We increase traction on our Project Silver Bullet, and also get it up to NHRA legal specs with a set of control arm relocation brackets and a dirveshaft safety loop from BMR Suspension.
by Don Creason on March 4, 2014
by Joshua VanWynsberghe on February 4, 2014
Our project car Blown Z has been outfitted with an ultra-trick Kevlar/Carbon seat supplied by Racetech USA, designed for the utmost in the driver safety while remaining lightweight and strong.
by Jason Reiss on January 3, 2014
We upgraded the underside of our automatic 2013 Mustang for track use with a full complement of parts from Chassis Engineering. These provide a measure of chassis support along with at-track adjustability.
Drag racers are always looking for ways to make their car faster and more consistent at the race track. A properly installed anti-roll bar can lead to reduced 60-foot times and improved consistency at the track.
by Joshua VanWynsberghe on October 1, 2013
It is relatively easy to make big power with a late model Mustang due to the availability of bolt-on performance parts. Maximum Motorsports has developed their own bolt-in roll bar kit to make the car safer too.
by Barry Kluczyk on August 15, 2013
It’s not everyday that you get the chance to experience a tour of OE level proving grounds and R&D, so when we had the opportunity to tour the Eaton facility we jumped on it! Check out how Eaton puts their superchar
Ever since the 2001 Daytona 500, when we witnessed the tragic death of legendary Dale Earnhardt, head and neck restraint (HNR) systems have been commonplace in racing. Many believe driver fatalities are on the decline, but is that really the case? Read here how a HNR device could save your life.
by Don Creason on March 25, 2013
We show you how to lose 50 pounds in one day from the front of your SN95 Mustang, while improving the handling, and adding adjustability to the front suspension.
by Andrew Wolf on July 17, 2012
In this feature tech piece we’re going to take a look at the in’s and out’s of the basic roll cage, from the materials they’re constructed of, to where you can have one installed, what it will cost you, and what NHRA regulations you need to know before you chop up your prized vehicle and start bending and welding.
by Bobby Kimbrough on April 2, 2012
Is that new cold air intake going to help your tow vehicle get your race car to the track or will that new sway bar? In our book, our vehicles are not worth the risk. A safer and more stable haul wins out over the handful of potential horsepower. We explain why here.
by Jason Reiss on February 17, 2012
We performed a mad thrash in an attempt to squeeze the car into the 9’s at the end of the season, with a 9.94 at 134 MPH. The mad thrash taught us a few things, so we went right back to our friend Dave Zimmerman and his group of craftsmen at Team Z Motorsports for a few additional chassis updates to Project 666.
by Jefferson Bryant on November 11, 2011
Launching on slicks or even drag radials puts an incredible amount of stress on the factory torque box, more than what it was designed for. Eventually, the cracks appear in the fatigued sheet metal and the mounting holes stretch out, which is why we turned to Wild Rides for our Project 666 Fox Body Mustang.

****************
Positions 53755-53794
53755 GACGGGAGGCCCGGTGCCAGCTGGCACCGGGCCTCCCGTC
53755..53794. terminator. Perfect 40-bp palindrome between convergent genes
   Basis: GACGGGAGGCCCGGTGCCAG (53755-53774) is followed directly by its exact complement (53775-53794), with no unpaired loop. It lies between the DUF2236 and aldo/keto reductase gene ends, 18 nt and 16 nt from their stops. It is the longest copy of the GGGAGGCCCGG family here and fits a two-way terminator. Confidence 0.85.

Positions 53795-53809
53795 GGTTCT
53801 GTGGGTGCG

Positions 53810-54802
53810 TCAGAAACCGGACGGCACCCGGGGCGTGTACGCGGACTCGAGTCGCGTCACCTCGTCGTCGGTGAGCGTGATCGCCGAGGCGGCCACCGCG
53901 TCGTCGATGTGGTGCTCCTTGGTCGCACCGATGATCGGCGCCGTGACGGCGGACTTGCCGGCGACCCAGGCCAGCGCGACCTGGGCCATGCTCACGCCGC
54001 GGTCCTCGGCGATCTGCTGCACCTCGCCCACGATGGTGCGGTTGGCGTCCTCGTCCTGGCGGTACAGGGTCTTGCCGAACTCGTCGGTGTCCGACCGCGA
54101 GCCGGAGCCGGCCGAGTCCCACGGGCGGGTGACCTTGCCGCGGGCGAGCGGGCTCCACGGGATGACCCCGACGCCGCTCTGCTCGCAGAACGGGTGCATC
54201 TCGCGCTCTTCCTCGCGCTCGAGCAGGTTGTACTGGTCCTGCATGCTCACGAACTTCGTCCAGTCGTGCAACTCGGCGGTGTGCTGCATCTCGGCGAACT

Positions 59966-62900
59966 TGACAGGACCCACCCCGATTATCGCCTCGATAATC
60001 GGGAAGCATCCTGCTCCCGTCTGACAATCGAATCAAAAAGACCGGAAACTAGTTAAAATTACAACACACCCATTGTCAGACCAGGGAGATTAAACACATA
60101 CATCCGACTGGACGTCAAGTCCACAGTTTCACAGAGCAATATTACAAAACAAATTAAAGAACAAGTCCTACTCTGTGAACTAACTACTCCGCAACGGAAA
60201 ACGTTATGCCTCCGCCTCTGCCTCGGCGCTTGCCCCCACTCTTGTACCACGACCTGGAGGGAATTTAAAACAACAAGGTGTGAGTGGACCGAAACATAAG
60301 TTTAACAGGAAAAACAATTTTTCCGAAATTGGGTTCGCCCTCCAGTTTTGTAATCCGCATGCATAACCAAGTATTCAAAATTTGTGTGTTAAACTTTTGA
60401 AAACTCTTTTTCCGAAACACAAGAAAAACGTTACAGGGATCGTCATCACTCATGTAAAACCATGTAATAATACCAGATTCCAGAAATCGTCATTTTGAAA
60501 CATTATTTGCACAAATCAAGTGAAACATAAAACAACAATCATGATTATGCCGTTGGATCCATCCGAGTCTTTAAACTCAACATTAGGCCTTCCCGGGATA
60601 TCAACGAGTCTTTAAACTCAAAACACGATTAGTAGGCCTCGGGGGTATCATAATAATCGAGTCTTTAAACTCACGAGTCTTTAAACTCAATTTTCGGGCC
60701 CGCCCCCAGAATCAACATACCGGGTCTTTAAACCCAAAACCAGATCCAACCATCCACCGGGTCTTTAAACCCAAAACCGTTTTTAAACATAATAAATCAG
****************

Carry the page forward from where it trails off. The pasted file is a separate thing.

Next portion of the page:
by Shane McGlaun on August 1, 2011
Project 666 gets fitted with new Kirkey racing seats, Holcomb seat brackets, a lightweight race steering column, and more in the latest round of upgrades to our ten-second quarter mile screamer.
It might have been awhile since you have seen an update on our 666. The Mustang is going to be used as a temporary race car for the 2011 PSCA racing season. The class we plan to run is Limited Street, though the Mustang will be there just to gain points while the real car is being built.
by Paul Huizenga on November 16, 2010
We knew we could do better than the OEM 18-inch alloys wrapped in 50-series Pirelli rubber in both looks and performance for our Hellion-turbocharged 2010 Mustang. While we were at it, we also wanted to upgrade our stopping ability to match the car’s 450 wheel horsepower with some new performance rotors.
Bret Voelkel, founder and president of RideTech, didn’t have to look far to find inspiration to improve the hard-riding suspensions his contemporaries had grown uncomfortably accustomed to.
There are guidelines that are supposed to help keep cars running in top condition. The problem is, many of them aren’t based in fact, or they’re just way outdated. Here are five things you can do to save – that add up to over $500 per year. It’s like found money!
Drag racers have had a good problem for the past few years – horsepower, and lots of it. That’s what it’s taken to get some of the heaviest door cars into to sub-7-second range. The advancing technologies in fuel injection systems, digital ignitions, and overall engine design have made horsepower not only easier to obtain, but also easier to control.
We’ve got another video segment up in the New Take Off V6 Mustang build, which is the Wheel, Tire, and Brake Upgrade. All of the goodies come from New Take Off – which gave us a set of 17-inch and 18-inch take off wheels and tires, and we also installed the GT brake upgrade along with a set of Power Slot rotors.
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by Tom Bobolts on June 16, 2010
One of the most important adjustments you can make to your Mustang of any type is the pinion angle. It can effect all elements of driving including not only dragstrip performance but also braking and cornering to a lesser extent.